Mentoring classes offered at CAP Center
Published 9:27 am Wednesday, September 21, 2016
Sometimes a child just needs someone to listen to them.
That’s where a mentor steps in to show a child that someone does care.
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The Vicksburg Child and Parent Center, 3527 Manor Drive, held a mentorship training session Tuesday for volunteers who were willing to give an hour a week to a child in need of guidance or just a listening ear.
“In such a negative world, we try to be a positive influence on them,” said Laura Gee, mentoring coordinator at the CAP Center. “So many children don’t have somebody extra in their life, in their corner. We serve as that extra resource telling them they can do it.”
The mentors will serve as a strong adult influence while also encouraging their students to work hard. They typically play games, help with homework or just listen to their student during their designated time.
“We play games together. We read together. This is more their time so whatever they would like to do. We talk. We just have fun,” Hilda Moeller, a volunteer for 10 years, said.
She has worked as a mentor throughout the years because she said there is a definite need in the community. She has mentored children going through tough situations, but she said it has been worth every minute.
“Anything we can do to help needy children in our community is part of what we should all should be doing,” Moeller said. “That’s a small thing to do.”
Mentors are typically assigned to one to three students each and will continue to mentor that student for as many years as the student chooses to receive the free service.
The CAP Center works with the Vicksburg Warren School District to coordinating one-on-one meeting times between mentor and student once a week during the school day.
“We take referrals from all the local schools,” Gee said. “Teachers or parents can make a referral, and we try to pair the mentors up with the same students year after year if the student is still interested in remaining in the mentor program.”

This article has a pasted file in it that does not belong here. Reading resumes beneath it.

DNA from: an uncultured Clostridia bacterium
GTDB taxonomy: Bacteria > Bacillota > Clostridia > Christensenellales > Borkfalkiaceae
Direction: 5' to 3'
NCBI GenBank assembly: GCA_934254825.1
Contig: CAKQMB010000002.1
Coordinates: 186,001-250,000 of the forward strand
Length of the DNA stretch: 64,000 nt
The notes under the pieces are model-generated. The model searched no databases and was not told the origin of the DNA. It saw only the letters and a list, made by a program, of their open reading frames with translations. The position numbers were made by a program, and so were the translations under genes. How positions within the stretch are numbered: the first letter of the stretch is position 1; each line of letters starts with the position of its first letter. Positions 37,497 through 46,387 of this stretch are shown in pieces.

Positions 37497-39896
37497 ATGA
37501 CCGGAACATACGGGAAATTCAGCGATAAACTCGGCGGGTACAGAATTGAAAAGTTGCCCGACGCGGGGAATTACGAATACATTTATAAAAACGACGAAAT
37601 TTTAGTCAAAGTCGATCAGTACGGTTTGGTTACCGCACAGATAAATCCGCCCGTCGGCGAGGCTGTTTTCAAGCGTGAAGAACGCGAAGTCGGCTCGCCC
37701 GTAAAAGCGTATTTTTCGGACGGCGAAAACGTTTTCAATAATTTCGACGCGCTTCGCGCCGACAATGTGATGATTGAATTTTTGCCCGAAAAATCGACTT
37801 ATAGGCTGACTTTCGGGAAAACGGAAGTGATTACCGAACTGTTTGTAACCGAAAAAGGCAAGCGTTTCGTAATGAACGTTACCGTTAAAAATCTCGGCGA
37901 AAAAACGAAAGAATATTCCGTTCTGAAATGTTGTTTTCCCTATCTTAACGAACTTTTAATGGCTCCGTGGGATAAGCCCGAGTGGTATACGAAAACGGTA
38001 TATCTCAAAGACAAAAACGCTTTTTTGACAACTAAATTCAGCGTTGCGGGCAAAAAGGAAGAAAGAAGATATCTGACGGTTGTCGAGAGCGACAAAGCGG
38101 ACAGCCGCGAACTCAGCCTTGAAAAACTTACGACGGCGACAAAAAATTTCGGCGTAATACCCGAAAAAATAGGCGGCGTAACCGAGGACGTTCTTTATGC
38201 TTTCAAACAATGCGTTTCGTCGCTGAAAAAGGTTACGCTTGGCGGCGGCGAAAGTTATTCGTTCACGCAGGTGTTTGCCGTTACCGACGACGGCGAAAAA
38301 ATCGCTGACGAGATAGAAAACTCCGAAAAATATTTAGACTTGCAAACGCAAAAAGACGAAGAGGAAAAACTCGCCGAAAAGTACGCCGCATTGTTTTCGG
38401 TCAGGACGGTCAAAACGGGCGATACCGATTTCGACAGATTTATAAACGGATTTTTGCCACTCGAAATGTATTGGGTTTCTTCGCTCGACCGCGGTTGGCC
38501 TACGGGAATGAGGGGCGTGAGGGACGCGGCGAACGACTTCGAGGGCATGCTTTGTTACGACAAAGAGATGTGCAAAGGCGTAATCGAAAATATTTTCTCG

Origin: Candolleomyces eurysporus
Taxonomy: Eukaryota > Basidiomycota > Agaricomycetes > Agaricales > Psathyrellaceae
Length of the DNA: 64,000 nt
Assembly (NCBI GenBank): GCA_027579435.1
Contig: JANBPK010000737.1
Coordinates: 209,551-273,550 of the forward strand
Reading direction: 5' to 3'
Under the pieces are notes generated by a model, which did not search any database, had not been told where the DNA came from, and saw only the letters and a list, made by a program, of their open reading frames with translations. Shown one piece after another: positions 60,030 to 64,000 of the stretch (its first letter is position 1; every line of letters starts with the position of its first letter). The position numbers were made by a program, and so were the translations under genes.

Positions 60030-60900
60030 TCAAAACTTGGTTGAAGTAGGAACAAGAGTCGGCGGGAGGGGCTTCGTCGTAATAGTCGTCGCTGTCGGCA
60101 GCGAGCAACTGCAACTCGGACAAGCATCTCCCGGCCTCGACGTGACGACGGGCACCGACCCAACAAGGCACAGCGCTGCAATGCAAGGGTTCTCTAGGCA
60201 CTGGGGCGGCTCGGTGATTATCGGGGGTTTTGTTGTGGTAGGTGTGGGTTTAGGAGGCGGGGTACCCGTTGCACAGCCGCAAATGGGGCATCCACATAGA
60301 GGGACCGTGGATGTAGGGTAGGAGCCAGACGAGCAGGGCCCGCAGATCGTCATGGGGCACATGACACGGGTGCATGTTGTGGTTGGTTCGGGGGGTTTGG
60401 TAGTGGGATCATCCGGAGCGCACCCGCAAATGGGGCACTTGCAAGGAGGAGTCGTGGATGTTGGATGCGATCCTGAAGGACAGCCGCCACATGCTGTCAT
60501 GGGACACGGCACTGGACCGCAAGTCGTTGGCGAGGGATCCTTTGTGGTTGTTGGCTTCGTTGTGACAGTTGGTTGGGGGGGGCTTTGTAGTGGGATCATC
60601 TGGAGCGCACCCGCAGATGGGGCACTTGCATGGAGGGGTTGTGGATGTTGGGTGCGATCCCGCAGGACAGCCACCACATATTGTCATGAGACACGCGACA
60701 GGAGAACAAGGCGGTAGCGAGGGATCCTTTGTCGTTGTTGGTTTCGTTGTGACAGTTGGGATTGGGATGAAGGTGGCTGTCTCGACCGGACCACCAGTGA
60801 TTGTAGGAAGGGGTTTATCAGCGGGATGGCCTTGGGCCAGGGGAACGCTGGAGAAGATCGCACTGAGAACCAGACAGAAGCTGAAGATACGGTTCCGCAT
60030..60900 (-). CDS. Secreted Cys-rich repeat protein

Harvey Jones has been mentoring students since the 1980s.
“It’s important to try to give back to the community and try to steer kids in the right direction and try to encourage them to do the right thing,” Jones said. “A lot of times they need some attention other than from at home.”
By being a mentor, he said he tries to shape the minds of children in a positive, encouraging way while also letting them know there are consequences for their choices.
“The children will listen to you if they know that you care about them,” Jones said.
Tuesday’s training was meant to help prepare the mentors with the tools and information needed to best serve the students as well as time to confer with other mentors.
“We want to make sure all of our mentors are equipped to work with our student population. We also make sure everybody has a background check, and we go over activities we can do with the children,” Gee said. “We also talk about, since we’re working with an at risk population, we go over being sensitive to their culture and their background.”
There are two training sessions a year for mentors, but those who volunteer late can participate in individual training with Gee.
“Last year we were able to add three or four during the school year,” Gee said.
For more information, contact the CAP Center at 601-634-0557.